Antietam, September 1862
Following another loss at Bull Run in August of 1862, Union forces were on the run, not far from the capital of Washington, DC. The Confederate President Jefferson Davis, and Military General, Robert E. Lee, saw an opportunity to continue their victories by marching to Maryland. Lee crossed the Potomac River with 55,000 men and hoped that the people of Maryland would rise up in support of the Confederate cause. Unfortunately for Lee, there was no popular uprising (revolt.) He next divided up his troops in order to capture a Union military post.
On September 13 in a field near Frederick, Maryland, two Union troops found a copy of Lee’s orders to divide his troops into four parts wrapped around three cigars. Union General McClellan did not move quickly to act upon this advantage, however. He waited almost eighteen hours to begin to move his troops to attack Lee. Lee used this time to reorganize, having learned from a Maryland citizen about the Union’s discovery of his orders.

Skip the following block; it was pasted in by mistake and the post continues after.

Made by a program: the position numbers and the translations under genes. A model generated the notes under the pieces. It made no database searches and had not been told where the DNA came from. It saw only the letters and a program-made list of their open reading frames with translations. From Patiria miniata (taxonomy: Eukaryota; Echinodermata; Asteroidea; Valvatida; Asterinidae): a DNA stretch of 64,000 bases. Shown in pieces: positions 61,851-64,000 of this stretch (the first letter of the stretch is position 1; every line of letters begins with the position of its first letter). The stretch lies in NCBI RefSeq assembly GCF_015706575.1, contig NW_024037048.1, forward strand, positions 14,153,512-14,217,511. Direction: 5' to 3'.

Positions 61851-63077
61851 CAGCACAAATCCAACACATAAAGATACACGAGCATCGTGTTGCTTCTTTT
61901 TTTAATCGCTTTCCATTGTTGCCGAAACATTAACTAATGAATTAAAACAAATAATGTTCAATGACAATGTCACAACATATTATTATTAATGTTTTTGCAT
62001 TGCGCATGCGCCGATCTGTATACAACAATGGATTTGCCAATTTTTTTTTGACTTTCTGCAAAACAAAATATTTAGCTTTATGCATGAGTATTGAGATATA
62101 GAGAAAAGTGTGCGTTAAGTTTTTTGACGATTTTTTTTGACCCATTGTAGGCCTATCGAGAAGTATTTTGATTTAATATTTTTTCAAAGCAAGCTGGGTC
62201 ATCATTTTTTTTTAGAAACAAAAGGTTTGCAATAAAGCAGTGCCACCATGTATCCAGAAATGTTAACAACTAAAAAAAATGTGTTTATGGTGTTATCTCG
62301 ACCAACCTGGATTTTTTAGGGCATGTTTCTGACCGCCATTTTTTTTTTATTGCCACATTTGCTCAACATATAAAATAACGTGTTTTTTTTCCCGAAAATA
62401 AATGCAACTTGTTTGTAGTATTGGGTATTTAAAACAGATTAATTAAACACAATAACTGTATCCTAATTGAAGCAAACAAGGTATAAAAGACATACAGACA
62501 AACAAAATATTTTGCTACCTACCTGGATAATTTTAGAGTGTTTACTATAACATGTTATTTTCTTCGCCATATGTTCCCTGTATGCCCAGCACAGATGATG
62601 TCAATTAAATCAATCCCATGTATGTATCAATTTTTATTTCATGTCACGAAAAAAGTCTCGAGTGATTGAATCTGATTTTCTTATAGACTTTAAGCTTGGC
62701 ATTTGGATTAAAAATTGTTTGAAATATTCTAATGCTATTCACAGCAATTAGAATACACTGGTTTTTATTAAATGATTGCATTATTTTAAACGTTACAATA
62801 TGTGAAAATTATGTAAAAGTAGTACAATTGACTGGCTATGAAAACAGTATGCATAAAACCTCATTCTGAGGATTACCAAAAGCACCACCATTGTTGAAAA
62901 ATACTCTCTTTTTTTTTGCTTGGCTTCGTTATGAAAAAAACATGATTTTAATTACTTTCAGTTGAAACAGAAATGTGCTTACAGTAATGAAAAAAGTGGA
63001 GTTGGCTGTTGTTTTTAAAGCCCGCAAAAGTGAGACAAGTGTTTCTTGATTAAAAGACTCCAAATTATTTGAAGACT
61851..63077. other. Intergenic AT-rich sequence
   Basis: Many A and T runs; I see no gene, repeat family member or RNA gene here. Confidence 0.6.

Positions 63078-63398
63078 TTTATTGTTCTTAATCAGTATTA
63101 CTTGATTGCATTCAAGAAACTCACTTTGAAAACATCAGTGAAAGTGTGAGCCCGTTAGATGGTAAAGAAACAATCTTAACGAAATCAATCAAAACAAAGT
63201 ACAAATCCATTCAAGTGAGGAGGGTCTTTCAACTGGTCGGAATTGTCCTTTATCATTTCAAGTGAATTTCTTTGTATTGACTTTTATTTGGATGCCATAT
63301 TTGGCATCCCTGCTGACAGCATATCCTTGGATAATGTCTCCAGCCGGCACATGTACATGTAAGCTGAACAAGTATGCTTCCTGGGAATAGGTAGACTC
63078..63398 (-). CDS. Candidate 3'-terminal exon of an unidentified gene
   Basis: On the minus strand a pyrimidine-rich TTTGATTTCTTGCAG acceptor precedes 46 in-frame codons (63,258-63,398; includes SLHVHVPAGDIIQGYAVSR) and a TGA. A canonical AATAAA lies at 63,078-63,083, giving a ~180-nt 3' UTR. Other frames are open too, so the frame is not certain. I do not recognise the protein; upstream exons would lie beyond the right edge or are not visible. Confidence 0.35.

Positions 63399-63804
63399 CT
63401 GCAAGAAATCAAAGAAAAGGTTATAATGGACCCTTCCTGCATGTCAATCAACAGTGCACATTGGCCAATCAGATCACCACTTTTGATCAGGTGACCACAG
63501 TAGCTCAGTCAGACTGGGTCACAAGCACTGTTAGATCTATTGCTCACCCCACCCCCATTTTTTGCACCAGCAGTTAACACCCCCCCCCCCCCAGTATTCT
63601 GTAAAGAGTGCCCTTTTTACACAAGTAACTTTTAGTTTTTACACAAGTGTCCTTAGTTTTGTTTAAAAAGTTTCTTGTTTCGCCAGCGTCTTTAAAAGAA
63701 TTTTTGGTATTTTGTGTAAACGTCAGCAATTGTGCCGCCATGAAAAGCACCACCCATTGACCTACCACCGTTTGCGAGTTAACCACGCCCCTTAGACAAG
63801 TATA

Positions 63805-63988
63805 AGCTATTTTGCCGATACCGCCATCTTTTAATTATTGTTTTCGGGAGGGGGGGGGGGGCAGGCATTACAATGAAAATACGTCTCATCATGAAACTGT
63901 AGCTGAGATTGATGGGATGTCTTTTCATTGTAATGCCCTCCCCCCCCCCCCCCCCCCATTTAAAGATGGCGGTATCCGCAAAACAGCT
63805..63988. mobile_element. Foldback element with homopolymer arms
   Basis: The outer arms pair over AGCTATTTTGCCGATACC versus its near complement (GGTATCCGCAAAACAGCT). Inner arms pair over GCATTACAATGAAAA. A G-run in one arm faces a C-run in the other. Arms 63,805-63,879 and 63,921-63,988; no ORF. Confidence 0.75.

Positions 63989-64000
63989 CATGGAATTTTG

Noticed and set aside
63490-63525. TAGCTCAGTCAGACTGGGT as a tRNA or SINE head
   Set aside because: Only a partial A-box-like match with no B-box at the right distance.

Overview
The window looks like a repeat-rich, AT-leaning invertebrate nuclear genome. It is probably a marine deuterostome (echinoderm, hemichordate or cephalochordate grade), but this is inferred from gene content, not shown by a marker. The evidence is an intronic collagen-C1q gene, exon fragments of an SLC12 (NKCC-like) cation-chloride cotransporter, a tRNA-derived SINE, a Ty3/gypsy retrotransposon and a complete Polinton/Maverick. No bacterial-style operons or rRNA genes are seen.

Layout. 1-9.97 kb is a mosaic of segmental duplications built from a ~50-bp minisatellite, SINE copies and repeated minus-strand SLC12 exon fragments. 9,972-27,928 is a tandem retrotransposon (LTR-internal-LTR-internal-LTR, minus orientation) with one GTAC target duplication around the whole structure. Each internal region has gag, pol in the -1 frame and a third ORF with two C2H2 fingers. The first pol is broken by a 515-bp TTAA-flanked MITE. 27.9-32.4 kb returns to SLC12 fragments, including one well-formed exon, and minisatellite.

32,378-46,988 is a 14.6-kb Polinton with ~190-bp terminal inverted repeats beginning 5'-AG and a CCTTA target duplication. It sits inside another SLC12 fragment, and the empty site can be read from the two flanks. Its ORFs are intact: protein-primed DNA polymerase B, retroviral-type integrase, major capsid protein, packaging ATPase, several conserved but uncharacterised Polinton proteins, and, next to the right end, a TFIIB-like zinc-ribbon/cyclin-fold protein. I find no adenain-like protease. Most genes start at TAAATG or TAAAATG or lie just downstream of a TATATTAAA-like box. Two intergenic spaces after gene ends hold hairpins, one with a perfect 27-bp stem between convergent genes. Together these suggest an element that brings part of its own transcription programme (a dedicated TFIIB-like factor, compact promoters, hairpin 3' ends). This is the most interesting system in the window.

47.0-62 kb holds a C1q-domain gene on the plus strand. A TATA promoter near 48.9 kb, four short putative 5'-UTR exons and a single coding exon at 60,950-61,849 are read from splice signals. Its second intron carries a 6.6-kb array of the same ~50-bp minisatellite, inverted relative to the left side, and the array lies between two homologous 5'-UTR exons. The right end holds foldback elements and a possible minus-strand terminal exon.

On September 17, the two forces finally met at Antietam Creek, near Sharpsburg. By the time they fought, the armies were relatively well-matched. The southerners were on the defense and the Union attacked. The fighting was horrible; by the end of the day, 6,000 troops had died, and 17,000 more were wounded. Lee fled with only 30,000 troops, and the Union army did not go after him, probably because of the devastation [destruction] they had seen the day before. Union General McClellan had won a strategic victory at Antietam, but had yet again wasted an opportunity to destroy the Confederate forces once and for all.